Once destined for industrial use, low-quality rough diamonds were thought to have too many impurities or inclusions to be used in high-end rings, bracelets, and necklaces. But today, these diamonds are making their way into luxury jewelry. So why the sudden interest?
Rough diamonds are fashionable in part because they are natural and unaltered. An additional factor in the rising popularity of rough diamonds is that they are generally less expensive than polished diamonds. In many cases, jewelry featuring colored rough diamonds provides a more affordable alternative to colored polished diamonds, which while very popular, are also very expensive.
Jewelry with rough diamonds also has an artisanal look. Jewelry connoisseurs prize one-of-a-kind, handmade jewelry, and rough diamonds fit the part.
Designers are showcasing the natural beauty of the stones as they emerged from the earth, generally untouched by human hand. Todd Reed, a designer who pioneered the style, made this provocative statement about diamonds: “the most perfect cut is still an uncut.”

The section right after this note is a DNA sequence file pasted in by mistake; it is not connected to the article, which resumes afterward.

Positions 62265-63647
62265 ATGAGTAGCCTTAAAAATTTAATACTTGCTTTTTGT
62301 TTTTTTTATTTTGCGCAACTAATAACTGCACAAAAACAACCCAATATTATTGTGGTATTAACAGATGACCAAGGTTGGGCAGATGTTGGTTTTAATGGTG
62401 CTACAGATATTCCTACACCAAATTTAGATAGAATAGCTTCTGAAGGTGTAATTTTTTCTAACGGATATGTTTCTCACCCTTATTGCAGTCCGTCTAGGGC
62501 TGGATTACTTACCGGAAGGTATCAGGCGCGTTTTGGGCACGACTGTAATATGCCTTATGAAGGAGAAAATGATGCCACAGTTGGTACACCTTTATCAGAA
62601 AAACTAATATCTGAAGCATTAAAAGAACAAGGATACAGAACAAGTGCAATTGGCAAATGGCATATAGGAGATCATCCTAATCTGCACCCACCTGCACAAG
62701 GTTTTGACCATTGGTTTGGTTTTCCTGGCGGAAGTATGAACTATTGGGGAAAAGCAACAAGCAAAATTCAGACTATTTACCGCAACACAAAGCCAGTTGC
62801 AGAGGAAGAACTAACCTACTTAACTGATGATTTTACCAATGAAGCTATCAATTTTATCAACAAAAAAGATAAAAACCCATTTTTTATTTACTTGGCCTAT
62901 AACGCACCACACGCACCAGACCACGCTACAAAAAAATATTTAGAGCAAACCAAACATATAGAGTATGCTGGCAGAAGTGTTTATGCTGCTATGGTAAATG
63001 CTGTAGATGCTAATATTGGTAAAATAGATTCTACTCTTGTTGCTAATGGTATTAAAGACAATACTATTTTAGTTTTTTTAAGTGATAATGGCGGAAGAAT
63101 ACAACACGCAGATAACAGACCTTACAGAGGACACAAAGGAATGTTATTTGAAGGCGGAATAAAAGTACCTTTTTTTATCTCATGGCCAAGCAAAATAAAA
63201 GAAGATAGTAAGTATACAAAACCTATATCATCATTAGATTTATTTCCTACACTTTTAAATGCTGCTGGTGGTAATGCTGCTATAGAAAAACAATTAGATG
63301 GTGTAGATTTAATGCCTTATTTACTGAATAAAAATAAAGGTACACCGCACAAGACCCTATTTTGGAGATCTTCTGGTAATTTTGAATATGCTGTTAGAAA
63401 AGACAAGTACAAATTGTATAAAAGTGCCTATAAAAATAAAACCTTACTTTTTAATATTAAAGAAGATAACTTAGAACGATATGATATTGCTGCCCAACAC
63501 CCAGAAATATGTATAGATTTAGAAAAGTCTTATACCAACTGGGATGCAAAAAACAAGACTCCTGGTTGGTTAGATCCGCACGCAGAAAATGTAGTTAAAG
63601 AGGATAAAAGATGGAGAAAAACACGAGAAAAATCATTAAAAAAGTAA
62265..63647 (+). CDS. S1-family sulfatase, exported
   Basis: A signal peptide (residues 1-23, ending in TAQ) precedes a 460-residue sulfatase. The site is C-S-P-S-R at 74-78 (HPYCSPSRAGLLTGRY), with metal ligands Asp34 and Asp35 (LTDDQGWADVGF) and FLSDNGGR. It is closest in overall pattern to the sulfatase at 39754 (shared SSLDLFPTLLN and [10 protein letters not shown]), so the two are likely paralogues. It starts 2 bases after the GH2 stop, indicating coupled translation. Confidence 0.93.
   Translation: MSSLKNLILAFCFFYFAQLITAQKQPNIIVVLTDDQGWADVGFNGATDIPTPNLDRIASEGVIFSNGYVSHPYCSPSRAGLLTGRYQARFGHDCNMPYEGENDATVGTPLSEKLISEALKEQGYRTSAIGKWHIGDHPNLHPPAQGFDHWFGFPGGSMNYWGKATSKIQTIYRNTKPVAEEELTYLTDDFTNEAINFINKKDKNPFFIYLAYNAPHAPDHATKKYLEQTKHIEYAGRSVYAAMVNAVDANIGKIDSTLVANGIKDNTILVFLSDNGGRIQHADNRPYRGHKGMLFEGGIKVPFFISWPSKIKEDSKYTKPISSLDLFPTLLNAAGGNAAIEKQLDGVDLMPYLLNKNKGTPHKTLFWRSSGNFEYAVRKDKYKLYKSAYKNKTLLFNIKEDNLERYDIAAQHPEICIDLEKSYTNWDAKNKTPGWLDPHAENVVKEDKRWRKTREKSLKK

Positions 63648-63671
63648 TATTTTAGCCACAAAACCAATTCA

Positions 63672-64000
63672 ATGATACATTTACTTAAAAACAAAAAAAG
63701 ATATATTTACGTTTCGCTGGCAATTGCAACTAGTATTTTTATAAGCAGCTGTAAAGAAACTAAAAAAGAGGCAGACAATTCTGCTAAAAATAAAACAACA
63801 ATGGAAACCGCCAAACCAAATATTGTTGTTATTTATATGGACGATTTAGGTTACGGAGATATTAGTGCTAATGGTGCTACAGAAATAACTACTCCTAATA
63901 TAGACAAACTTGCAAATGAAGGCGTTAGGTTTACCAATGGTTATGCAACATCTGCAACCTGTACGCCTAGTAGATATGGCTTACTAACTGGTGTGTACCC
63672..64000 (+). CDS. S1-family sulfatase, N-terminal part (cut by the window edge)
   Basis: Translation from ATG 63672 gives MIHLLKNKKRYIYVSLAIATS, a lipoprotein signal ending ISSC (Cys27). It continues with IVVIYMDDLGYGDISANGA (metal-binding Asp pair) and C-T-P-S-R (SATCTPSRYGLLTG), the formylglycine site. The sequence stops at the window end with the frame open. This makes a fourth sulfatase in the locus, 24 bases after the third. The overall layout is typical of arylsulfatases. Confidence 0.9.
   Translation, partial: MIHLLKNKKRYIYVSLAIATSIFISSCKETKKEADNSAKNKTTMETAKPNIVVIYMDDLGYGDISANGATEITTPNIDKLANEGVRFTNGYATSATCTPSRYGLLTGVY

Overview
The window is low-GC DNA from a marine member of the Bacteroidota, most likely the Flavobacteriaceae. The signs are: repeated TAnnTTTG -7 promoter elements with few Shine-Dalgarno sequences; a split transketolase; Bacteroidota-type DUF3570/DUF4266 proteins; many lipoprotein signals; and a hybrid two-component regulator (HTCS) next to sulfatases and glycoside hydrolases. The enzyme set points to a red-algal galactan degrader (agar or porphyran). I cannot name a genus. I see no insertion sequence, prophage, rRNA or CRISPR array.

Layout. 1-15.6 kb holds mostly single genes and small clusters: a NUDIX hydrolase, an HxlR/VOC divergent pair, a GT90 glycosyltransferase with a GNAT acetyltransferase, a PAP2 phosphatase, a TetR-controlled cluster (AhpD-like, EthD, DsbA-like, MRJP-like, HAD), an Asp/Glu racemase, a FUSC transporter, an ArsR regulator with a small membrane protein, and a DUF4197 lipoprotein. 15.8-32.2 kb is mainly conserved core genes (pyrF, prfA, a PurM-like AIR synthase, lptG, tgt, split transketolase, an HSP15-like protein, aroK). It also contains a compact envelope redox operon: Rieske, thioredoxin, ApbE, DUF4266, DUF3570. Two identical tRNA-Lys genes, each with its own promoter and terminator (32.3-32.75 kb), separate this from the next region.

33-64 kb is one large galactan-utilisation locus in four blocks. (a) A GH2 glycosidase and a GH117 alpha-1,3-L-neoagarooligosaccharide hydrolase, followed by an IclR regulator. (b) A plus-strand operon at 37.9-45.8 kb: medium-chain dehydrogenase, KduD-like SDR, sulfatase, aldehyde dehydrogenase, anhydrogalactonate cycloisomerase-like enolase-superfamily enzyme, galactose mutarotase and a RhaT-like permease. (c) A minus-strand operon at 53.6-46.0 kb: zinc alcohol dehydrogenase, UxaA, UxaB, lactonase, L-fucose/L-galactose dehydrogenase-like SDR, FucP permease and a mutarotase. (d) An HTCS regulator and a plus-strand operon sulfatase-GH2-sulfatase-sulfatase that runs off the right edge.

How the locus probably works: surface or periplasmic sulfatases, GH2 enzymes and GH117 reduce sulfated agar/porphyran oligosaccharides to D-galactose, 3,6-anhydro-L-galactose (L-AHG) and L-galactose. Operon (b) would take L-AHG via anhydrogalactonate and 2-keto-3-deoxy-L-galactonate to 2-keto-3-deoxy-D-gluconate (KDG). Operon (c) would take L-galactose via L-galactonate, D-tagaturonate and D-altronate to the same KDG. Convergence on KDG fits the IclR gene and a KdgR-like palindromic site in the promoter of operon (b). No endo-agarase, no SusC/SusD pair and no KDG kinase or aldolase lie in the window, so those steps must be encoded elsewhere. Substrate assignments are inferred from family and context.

Rough diamonds have become so popular that they’re showing up as center stones in engagement rings – traditionally the domain of polished, faceted beauties.
Diamond slices – thinly sliced sections of large, highly included rough diamonds – have also been making their way into jewelry. The idea, say designers who create these pieces, is to cut the rough to show interesting patterns while keeping the stone’s original outline. In the same way that the rarity of a diamond is a contributing factor to its cost, the more interesting the inclusions and their patterns are in a diamond slice, the higher the price.
What seems to be sudden interest in rough diamonds is actually not new. Indian jewelers have long recognized the beauty of uncut gemstones. The tradition of using them is centuries old, and it still continues in modern design houses
So are rough diamonds a fashion fixture or a flash on the scene?
The green movement is growing. One-of-a-kind jewelry is in demand. Rough diamonds are affordable. Put these trends together, and the future for jewelry with rough diamonds is bright.